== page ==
Polymerase Chain Reaction and Internal Amplification Control for diagnosing Pathogenic Escherichia coli
PCR is an easy alternative tool for the identification of Escherichia coli that can be used for diagnosis by amplifying specific genes of interest present in the target pathotype . Multiplex PCR simultaneously amplifies more than one target sequence in the same reaction mixture . Multiplex PCR can be applied to various virulence-associated genes to differentiate between different pathotypes.
Until now, the various methods that are explored to diagnose Escherichia coli and diarrheagenic Escherichia coli in water samples using multiplex PCR , multiplex real-time PCR , nucleic acid based sequence amplification real-time PCR , propidium monoazide real-time PCR , real-time PCR and quantitative real-time PCR , reverse transcriptase PCR , and so on.
The main advantages and disadvantages (limitations) of each method are as follows.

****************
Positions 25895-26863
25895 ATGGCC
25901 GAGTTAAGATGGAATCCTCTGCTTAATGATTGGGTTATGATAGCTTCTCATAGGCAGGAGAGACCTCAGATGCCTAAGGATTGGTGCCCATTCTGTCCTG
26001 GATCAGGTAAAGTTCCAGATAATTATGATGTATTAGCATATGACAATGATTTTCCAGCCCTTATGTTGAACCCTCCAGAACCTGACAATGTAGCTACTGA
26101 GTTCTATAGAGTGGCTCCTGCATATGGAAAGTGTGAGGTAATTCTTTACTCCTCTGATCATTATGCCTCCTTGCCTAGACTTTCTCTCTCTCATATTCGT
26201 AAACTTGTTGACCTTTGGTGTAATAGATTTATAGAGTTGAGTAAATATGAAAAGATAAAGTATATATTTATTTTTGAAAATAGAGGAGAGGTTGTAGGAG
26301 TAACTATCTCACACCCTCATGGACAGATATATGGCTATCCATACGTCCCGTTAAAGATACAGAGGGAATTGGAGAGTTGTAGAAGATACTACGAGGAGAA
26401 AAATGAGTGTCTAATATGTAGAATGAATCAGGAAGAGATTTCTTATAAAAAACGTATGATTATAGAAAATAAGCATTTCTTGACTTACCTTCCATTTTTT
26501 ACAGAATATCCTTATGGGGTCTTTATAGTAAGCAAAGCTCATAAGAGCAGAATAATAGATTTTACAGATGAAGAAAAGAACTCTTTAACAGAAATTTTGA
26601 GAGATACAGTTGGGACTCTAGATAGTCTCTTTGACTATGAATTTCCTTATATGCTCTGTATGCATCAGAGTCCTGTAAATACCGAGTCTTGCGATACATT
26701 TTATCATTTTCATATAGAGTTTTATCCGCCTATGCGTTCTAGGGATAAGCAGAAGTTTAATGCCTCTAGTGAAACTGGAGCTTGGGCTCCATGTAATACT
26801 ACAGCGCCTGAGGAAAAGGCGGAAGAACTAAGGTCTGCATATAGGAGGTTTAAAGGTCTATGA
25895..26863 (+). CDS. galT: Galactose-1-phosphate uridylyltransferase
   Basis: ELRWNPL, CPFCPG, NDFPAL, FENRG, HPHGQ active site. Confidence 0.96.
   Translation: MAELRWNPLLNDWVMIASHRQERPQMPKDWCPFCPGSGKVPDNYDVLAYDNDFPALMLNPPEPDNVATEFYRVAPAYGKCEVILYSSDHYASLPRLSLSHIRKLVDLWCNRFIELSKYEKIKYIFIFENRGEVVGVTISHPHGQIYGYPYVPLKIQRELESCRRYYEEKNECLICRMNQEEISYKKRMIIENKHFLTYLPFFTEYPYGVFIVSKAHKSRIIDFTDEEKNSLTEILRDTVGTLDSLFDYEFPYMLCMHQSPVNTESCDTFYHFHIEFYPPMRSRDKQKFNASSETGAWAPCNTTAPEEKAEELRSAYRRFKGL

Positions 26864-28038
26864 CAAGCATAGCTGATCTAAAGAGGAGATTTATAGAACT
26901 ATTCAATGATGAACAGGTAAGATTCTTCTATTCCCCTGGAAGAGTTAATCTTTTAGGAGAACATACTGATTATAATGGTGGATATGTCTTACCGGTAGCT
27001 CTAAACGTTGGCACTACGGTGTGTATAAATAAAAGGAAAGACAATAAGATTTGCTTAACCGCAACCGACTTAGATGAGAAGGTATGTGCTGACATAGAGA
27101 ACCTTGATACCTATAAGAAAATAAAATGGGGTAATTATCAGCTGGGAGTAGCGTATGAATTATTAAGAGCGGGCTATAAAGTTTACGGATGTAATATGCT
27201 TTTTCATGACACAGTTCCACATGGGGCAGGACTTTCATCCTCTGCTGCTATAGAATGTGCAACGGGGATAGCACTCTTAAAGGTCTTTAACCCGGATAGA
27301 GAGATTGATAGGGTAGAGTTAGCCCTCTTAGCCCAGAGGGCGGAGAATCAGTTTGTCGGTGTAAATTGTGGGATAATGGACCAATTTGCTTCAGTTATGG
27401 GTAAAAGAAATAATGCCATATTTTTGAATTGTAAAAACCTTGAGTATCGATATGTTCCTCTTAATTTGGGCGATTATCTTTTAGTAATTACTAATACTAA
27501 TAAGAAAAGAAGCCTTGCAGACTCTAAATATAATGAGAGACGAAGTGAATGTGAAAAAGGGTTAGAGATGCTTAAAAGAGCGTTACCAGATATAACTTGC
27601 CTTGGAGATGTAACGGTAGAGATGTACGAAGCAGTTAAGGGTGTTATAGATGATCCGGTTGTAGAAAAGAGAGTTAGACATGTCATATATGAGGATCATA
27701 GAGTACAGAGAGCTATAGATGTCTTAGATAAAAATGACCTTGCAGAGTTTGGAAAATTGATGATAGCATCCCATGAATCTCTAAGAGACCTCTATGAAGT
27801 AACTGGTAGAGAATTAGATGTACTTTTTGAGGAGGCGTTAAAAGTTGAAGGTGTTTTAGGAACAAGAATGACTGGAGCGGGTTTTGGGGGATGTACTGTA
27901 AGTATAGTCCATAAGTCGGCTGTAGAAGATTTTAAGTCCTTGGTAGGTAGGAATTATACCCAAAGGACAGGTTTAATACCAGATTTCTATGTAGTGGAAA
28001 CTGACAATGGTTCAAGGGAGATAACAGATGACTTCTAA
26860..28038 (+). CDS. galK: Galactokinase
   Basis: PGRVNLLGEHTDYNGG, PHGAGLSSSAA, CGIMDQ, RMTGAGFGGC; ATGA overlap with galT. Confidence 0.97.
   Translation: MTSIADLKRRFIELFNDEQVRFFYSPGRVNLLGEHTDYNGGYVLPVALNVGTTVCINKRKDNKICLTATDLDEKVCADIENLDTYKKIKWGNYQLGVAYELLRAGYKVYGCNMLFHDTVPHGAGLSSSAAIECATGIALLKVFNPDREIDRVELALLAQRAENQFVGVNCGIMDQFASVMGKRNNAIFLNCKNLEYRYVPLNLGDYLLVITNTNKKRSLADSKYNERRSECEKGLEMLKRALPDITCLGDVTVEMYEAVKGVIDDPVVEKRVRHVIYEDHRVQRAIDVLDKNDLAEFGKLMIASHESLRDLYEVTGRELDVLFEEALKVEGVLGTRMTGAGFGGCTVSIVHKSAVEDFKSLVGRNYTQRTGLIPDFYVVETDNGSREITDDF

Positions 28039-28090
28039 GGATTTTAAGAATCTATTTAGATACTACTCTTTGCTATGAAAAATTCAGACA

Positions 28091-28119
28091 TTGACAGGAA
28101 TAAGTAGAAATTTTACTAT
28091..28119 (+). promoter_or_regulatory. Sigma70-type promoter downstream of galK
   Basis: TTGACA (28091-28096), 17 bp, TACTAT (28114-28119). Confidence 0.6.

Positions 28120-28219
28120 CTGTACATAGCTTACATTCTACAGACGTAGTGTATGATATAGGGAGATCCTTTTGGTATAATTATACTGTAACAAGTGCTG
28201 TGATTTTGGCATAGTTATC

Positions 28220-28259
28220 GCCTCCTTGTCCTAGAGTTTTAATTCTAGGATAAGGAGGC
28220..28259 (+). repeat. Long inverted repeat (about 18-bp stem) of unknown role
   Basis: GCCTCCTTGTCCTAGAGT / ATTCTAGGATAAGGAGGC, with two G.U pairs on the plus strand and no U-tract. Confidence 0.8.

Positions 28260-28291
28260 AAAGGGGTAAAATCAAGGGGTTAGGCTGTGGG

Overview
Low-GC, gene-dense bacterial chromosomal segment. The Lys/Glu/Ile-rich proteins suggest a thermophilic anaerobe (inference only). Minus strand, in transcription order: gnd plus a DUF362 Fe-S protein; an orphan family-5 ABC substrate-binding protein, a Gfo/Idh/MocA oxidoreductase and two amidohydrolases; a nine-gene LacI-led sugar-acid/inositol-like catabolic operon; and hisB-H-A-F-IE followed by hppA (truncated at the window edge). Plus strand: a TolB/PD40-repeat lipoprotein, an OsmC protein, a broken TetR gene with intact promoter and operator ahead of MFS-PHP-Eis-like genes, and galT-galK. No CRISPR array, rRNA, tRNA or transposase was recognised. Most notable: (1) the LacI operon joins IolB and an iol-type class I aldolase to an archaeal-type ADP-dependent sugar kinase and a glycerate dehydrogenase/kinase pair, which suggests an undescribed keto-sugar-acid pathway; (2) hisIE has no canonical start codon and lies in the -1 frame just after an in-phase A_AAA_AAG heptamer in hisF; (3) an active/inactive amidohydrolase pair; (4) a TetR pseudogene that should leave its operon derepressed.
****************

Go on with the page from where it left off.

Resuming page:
The advantages of standard PCR are (a) Higher sensitivity and specificity than culture-based methods, (b) Possibility of multiplex PCR for multiple pathogen detection, (c) Detects viable but nonculturable cells, (d) Simultaneous detection of different targets within the same species is possible (multiplex PCR), and the disadvantages are (a) Post-PCR confirmation step needed (for example, electrophoresis), (b) Non-quantitative, (c) No distinction between viable and dead cells (detects both), (d) Inhibition of the amplification when environmental samples are analyzed due to the presence of contaminants (for example, organic, inorganic and biomass content), (e) Low nucleic acid concentration causes frequent variability on the results, which leads to tube-to-tube variability [42,48].